Periodic Checkup by an ophthalmologist is the only means to Preserve Vision

A healthy retina is necessary for proper vision. The amount of light entering the eye is controlled by the iris and is then passed to the retina. The retina is a thin membranous lining at the back of the eye. It is a light-sensitive nerve tissue that controls how images are viewed. The images are focused here and converted to electrical impulses which are carried to the brain by the optic nerve.

Diabetic Retinopathy

The most common eye complication in diabetes is diabetic retinopathy; the other complications are cataract and glaucoma.Early detection and timely treatment of diabetic eye disease significantly reduces risk of vision loss. Diabetic retinopathy produces visual symptoms only when it is very advanced. Since only an ophthalmologist can detect early signs of diabetic retinopathy, all diabetics should have their eyes examined at least once a year.

Normal Vision

Blurred image seen when the eyes are affected

How does diabetes affect the eye?

Diabetes produces weakening of the blood vessels in the body. The tiny delicate retinal blood vessels are particularly susceptible. This deterioration of retinal blood vessels, accompanied by structural changes in the retina is termed diabetic retinopathy which leads to loss of vision. Initially the disease is symptomless, ie., patients will have no complaints and they will have perfect vision. But at the same time bleeding or swelling of retina will be taking place. It is treatable only at this stage and this can be identified only on examination by the ophthalmologists. That is why it is important to have the retina examined regularly even if your vision is normal.

Macular Edema

New blood vessels
rupture and bleed into the vitreous

This causes swelling and exudation in the macula

There are two main causes of vision loss in diabetic retinopathy:

Diabetic Macular Edema: Weakened blood vessels leak and accumulate fluid in the retina causing swelling and exudation in the macula of retina resulting in moderate vision loss.
PDR (Proliferative Diabetic Retinopathy): When new abnormal blood vessels grow or proliferate, bleeding into vitreous may occur with sudden severe vision loss.


Eye examination in Diabetic Retinopathy

Every diabetic is at risk for developing diabetic retinopathy. Sometimes this can happen even if the blood sugar is kept under good control. There are no symptoms at the initial stages. Periodic eye examination with dilated pupils is the only way to detect diabetic retinopathy in early stage and prevent further deterioration of vision.
Diagnostic tools such as a slit lamp, ultra sound sonography and procedures like fluorescein angiography are used in addition to an ophthalmoscope, to assess the level of diabetic retinopathy.

Fluorescein Angiography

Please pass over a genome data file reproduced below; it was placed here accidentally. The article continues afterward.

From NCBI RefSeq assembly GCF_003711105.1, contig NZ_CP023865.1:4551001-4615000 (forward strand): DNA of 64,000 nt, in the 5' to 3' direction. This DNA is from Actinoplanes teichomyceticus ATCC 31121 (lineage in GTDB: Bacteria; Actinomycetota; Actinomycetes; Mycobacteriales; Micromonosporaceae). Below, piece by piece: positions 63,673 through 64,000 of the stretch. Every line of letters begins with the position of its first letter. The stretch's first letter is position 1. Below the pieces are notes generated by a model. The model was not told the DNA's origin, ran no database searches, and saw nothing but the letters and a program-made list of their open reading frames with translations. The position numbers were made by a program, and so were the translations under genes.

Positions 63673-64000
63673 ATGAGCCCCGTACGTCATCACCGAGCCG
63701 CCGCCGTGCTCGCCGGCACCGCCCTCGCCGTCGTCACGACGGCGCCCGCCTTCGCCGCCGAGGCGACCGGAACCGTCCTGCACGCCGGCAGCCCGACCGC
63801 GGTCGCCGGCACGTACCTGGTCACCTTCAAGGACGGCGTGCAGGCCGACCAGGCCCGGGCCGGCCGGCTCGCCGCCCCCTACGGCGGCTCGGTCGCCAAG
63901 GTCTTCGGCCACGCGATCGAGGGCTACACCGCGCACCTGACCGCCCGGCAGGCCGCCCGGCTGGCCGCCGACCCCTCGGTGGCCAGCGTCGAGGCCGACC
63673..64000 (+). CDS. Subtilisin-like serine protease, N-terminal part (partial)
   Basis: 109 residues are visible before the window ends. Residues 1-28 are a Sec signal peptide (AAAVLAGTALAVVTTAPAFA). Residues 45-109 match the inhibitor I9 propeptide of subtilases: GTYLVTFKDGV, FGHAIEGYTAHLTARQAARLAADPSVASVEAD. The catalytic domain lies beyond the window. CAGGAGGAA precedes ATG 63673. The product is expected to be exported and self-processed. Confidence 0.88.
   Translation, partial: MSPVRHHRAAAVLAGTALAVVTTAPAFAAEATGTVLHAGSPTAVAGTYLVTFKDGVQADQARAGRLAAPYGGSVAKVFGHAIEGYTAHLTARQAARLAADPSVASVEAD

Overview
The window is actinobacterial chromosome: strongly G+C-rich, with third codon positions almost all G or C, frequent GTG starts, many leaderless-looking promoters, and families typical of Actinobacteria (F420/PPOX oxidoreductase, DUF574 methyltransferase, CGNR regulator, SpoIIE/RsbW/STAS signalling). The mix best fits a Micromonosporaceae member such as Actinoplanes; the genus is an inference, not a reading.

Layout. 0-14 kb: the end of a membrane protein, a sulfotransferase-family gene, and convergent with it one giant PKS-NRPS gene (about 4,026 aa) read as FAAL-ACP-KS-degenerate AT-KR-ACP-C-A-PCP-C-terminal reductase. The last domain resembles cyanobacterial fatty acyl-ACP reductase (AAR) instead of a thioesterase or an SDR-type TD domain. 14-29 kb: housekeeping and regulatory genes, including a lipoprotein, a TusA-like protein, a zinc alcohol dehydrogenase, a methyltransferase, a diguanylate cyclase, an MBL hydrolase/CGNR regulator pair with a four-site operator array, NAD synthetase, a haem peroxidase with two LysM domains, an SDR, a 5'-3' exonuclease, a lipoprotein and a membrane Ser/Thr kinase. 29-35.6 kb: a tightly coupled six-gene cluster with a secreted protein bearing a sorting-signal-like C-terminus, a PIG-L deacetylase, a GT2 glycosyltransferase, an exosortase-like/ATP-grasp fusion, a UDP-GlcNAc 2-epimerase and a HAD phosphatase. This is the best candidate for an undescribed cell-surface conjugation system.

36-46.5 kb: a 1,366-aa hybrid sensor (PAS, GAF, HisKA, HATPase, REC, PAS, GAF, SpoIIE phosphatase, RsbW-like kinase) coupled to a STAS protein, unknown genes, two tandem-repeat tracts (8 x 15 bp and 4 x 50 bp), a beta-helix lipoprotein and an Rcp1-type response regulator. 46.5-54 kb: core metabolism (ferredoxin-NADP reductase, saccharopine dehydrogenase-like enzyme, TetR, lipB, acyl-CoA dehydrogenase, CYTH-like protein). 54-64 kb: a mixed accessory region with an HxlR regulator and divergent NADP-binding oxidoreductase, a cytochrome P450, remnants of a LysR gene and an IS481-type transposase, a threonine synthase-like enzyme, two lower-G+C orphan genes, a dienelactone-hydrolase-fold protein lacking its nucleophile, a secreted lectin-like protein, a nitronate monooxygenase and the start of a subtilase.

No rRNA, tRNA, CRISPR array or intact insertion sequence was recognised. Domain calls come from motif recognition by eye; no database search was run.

This is a magnified photography of the retina using an injectable dye. It helps to stage diabetic retinopathy, record changes in the retinal blood vessels, and to decide on the need and mode of treatment and evaluate the treatment.


Lasers are widely used in treating diabetic retinopathy. It is an intense and highly energetic beam of light that can stop or slow down the progression of diabetic retinopathy and improve or stabilise vision.

The laser experience

Laser treatment is usually performed as an out-patient procedure. The patient is given topical anaesthesia to prevent any discomfort and is then positioned before a slit lamp. The ophthalmologist guides the laser beam precisely on the areas to be treated, with the aid of the slit lamp and a special contact lens. Absorption by the diseased tissue either reduces the retinal thickening or stops bleeding. Additional treatment may be required depending on the patients condition.
Side Effects: Some patients may experience side effects after laser treatment. These are usually temporary. Possible side effects include watering eyes, mild headache, double vision, glare or blurred vision. In case of sudden pain or vision loss, the ophthalmologist must be contacted immediately.


Diabetic retinopathy is often symptomless until the last stage. Once symptoms show up, it is often too late to prevent loss of vision. Hence all diabetics must visit an ophthalmologist once a year to monitor the retina and watch for diabetic retinopathy. Once it is diagnosed, they may need frequent visits to check the progression of the disease with appropriate treatment.


In some patients, there may be bleeding into the vitreous or the vitreous may pull on the retina reducing vision severely. These are signs of advanced stages of Diabetic Retinopathy. In such instances a surgical procedure called vitrectomy (replacing the vitreous by a clear artificial solution) is performed.